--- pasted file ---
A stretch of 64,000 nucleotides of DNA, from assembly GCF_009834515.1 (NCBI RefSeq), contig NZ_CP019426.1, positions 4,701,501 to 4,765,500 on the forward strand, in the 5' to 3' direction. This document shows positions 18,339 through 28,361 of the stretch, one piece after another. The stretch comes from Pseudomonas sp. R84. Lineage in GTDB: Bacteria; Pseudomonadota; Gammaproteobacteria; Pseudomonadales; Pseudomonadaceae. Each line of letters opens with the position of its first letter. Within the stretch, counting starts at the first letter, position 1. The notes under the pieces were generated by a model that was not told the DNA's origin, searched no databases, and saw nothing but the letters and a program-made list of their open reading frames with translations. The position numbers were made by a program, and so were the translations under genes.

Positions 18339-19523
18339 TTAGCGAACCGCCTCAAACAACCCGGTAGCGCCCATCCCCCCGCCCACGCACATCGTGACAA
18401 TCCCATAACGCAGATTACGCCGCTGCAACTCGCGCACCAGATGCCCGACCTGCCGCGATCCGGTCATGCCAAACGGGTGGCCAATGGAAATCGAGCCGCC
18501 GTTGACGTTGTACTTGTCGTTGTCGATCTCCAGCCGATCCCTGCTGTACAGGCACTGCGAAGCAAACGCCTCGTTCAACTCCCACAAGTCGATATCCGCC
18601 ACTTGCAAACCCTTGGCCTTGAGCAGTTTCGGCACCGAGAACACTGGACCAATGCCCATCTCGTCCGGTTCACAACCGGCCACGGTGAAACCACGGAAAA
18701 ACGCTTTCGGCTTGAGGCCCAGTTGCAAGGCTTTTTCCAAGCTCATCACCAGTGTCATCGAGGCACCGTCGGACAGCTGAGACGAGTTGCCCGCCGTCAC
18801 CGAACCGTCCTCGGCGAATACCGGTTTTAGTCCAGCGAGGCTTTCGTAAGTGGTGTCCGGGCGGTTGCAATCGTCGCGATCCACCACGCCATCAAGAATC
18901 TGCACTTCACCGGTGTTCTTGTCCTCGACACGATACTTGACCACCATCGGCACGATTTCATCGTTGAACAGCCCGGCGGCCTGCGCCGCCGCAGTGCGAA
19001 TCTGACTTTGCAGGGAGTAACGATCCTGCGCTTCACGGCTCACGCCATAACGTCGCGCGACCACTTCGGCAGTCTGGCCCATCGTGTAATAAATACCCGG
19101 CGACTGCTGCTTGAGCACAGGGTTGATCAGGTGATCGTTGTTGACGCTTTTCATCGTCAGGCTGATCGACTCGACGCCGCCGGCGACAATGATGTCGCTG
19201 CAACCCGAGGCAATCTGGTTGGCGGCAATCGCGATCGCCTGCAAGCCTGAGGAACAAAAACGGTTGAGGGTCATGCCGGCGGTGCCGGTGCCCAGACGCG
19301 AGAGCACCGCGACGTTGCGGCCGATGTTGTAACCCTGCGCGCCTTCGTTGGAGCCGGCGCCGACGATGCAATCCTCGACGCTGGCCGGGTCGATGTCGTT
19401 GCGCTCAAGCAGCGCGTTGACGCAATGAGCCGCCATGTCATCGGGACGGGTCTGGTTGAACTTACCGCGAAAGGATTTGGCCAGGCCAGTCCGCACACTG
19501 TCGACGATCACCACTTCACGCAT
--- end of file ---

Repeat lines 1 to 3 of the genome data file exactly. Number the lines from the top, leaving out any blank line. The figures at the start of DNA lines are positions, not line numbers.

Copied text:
A stretch of 64,000 nucleotides of DNA, from assembly GCF_009834515.1 (NCBI RefSeq), contig NZ_CP019426.1, positions 4,701,501 to 4,765,500 on the forward strand, in the 5' to 3' direction. This document shows positions 18,339 through 28,361 of the stretch, one piece after another. The stretch comes from Pseudomonas sp. R84. Lineage in GTDB: Bacteria; Pseudomonadota; Gammaproteobacteria; Pseudomonadales; Pseudomonadaceae. Each line of letters opens with the position of its first letter. Within the stretch, counting starts at the first letter, position 1. The notes under the pieces were generated by a model that was not told the DNA's origin, searched no databases, and saw nothing but the letters and a program-made list of their open reading frames with translations. The position numbers were made by a program, and so were the translations under genes.

Positions 18339-19523
18339 TTAGCGAACCGCCTCAAACAACCCGGTAGCGCCCATCCCCCCGCCCACGCACATCGTGACAA